Cutting remarks: <EM>Zorro</EM>'s Williams Cutting remarks: Zorro's Williams

Question: I was a fan of Lost in Space, but was an even bigger fan of Zorro, who was played by LiS's Guy Williams. One thing I always wondered, though. Since he had a mask on, was that really him with the sword?

Answer: That it was, Jeff. Matter of fact, the only reason Williams, whose acting résumé was pretty much nonexistent up to that point, got the role was that he was mighty handy with a blade. It seems Williams, born Armando Catalano in New York City, was the only one to audition who could actually fence. His father, a skilled fencer in his native Italy, taught his son to handle a sword, but neither of them dreamed how valuable a skill it would prove to be after Williams became a contract player at Universal in the early '50s.

"I used to play anonymous men leaning in doorways with cigarettes dangling from their lips," Williams said of his early films days in a 1958 TV Guide interview. "There were times when I seriously doubted if I were cut out for this business."

He was indeed, and while Williams wasn't quick to drink in the stardom, he quickly saw the difference working on the Disney production, which centered on the hero's adventures in Spanish California in the 1820s and ran on ABC from October 1957 to September 1958, could make in his life. "Success is nebulous," he said. "I've been really too busy to think much about it. Of course, some things have changed. When I go to my gas station, five guys jump out to take care of the car. Before Zorro, I had to honk my horn to get any attention."

That said, of course, such worship could be overwhelming, particularly when it came from the smaller set. Take the time Williams went to hang out with pal Dennis Weaver (McCloud), who was then part of the Gunsmoke cast, and neighborhood kids came out of the woodwork to demand autographs and even pieces of clothing for souvenirs. "I didn't know what to say or do," Williams confessed. "They had me coming and going."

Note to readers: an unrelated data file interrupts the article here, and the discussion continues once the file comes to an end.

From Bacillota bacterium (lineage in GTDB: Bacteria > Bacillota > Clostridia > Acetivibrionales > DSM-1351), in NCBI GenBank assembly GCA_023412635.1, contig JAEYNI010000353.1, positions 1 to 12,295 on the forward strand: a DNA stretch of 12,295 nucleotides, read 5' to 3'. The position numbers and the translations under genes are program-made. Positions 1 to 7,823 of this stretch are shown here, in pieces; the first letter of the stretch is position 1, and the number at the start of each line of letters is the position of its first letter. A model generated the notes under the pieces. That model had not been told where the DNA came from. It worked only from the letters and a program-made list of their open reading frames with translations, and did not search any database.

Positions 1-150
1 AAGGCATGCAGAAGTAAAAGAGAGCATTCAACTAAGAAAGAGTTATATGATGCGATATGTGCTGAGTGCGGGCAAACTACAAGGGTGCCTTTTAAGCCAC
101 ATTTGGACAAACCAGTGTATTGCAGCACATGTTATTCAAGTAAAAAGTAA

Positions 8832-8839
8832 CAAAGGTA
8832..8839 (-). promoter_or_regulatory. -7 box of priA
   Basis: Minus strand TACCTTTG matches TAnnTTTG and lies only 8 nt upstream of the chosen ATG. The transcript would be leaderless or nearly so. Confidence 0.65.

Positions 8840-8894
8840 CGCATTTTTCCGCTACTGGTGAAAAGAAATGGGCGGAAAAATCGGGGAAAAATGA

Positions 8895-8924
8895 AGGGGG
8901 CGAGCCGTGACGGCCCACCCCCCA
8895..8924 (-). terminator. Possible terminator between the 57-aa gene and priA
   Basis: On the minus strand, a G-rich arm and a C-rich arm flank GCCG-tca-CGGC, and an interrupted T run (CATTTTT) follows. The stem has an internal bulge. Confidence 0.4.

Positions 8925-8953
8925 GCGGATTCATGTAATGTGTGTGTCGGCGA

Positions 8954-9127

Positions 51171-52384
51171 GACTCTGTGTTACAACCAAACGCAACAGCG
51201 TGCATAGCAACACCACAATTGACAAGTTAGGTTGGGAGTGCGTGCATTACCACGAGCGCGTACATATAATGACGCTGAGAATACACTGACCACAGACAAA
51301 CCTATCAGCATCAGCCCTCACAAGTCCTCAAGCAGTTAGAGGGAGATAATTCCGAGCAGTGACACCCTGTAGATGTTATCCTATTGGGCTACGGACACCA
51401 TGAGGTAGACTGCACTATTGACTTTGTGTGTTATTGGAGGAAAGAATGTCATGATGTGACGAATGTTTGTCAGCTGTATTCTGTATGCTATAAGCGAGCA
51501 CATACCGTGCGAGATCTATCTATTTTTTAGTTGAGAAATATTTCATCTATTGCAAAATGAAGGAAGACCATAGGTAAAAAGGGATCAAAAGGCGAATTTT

Speaking of coming and going, fans of the show who were tired of seeing their hero cluelessly let beautiful women come in and out of his life without noticing them pestered Disney execs about Zorro's love life (or lack thereof) for some time before they finally caved. So a series of ladies, including Mickey Mouse Club star Annette Funicello, were paraded through the show as love interests. Of course, since the show was a Disney production in the '50s, things never got too hot and heavy. Even the actresses' attitudes toward the work reflected the mores of the time. Take Jolene Brand, who was brought in to catch Zorro's eye and finally got around to kissing him after two episodes. "Everybody had his own idea of how Guy should act and how I should act," she said of shooting the momentous scene. "And all I could think was that Guy is married and I'm married, too."

But I digress, as I am wont to do, no? If you're wondering just how good Williams was with the sword, you're welcome to take the following Hollywood puffery with a grain of salt. Fred Cavens, a Hollywood fencing master who'd earlier worked with the original Zorro, Douglas Fairbanks Sr., on big-screen films in the '20s, was effusive with his praise. "He knows how to take care of himself, all right," Cavens said of Williams. "He even keeps me on my toes."

As for the family tradition, Williams passed his fencing skills on to his son, spending time parrying and thrusting with the lad most mornings. "I just want to teach him what my father taught me," Williams said. "It probably won't be of much use, though."

Oh, c'mon nothing to impress the ladies like a full-on chandelier swing followed by a couple of Zs carved into a few shirts to impress the ladies. Might want to keep your attorney on speed-dial, though.